The Irish Insurance Compensation Fund (ICF) was established under the Insurance Act 1964, (as amended) and operates as a host-based insurance guarantee scheme. This means that it is designed to facilitate payments due under a policy in relation to risks in the State where an Irish authorised non-life insurer or a non-life insurer authorised in another EU Member State goes into liquidation.
Once the UK leaves the EU, an insurance company regulated in the UK or Gibraltar, will no longer be able to write new insurance contracts in Ireland under freedom of services. If such companies wish to write new business here, they will need to obtain a relevant authorisation in Ireland, or another EU member state under the EU insurance regulatory framework.
The Miscellaneous Provisions (Withdrawal of the United Kingdom from the European Union on 29 March 2019) Bill 2019 , contains proposals which if enacted, will ensure that UK or Gibraltar authorised insurers will be deemed to have a limited authorisation for a period of three years after withdrawal. This will therefore allow policies written prior to Brexit in relation to risks in the State come under scope of the ICF subject to the terms and conditions of the Fund.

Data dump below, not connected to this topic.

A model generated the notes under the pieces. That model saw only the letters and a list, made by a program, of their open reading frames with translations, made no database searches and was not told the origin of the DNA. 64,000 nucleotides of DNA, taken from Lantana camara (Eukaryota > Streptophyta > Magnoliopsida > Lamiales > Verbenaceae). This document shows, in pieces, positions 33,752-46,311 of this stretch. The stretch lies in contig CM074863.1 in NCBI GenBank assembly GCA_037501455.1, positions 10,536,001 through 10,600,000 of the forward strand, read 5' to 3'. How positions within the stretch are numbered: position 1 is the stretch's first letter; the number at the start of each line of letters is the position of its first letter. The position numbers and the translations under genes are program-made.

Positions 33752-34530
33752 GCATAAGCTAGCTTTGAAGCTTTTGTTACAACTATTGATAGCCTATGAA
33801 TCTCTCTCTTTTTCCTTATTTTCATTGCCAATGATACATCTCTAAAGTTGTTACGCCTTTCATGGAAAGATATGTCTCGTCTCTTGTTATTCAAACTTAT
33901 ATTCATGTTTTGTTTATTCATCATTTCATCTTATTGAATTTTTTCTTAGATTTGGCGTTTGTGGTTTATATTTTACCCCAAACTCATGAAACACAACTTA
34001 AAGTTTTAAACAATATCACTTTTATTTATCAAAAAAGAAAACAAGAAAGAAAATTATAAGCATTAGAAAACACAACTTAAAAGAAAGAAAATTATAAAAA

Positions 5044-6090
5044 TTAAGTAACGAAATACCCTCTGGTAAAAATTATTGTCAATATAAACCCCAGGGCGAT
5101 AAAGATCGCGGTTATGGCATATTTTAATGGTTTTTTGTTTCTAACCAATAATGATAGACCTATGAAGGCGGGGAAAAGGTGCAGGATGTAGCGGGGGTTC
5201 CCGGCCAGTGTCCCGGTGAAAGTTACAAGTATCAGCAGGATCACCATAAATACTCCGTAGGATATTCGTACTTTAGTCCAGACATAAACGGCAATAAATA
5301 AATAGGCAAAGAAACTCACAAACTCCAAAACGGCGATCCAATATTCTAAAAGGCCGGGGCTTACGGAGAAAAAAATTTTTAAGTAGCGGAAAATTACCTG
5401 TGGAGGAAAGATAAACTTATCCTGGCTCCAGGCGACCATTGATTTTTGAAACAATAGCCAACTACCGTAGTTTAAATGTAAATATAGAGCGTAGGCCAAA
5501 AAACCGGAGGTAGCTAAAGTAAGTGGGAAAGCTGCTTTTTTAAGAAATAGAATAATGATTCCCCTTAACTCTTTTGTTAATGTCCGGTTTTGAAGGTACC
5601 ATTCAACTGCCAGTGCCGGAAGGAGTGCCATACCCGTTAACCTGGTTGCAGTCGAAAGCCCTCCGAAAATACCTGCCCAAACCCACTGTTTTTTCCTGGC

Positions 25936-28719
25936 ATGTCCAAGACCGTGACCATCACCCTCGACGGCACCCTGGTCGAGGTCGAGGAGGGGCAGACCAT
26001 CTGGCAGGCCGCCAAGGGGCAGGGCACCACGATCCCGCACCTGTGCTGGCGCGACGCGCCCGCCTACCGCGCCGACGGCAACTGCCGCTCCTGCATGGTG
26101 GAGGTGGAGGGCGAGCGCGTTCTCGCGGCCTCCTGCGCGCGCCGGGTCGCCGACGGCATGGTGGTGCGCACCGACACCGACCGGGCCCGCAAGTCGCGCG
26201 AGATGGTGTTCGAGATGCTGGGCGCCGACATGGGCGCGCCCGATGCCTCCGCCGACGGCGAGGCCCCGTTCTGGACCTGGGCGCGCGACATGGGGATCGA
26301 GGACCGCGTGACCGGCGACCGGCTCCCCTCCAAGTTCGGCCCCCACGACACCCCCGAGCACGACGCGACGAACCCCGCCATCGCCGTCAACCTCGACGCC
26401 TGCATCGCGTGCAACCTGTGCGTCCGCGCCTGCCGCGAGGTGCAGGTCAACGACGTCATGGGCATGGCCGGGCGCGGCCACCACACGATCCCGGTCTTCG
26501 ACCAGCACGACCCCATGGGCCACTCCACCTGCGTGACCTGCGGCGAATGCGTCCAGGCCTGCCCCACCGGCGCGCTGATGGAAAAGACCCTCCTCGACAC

The Insurance Act 1964 (as amended) currently provides that claimants can be compensated by the ICF for 65% of the claim or €825,000, whichever is the lesser. However, in the case of third party motor insurance claims, the Insurance (Amendment) Act 2018 provides that the level of compensation from the ICF is increased to 100%, with the additional coverage financed by the motor insurance industry through the establishment of an ex-ante fund into which industry will make regular contributions.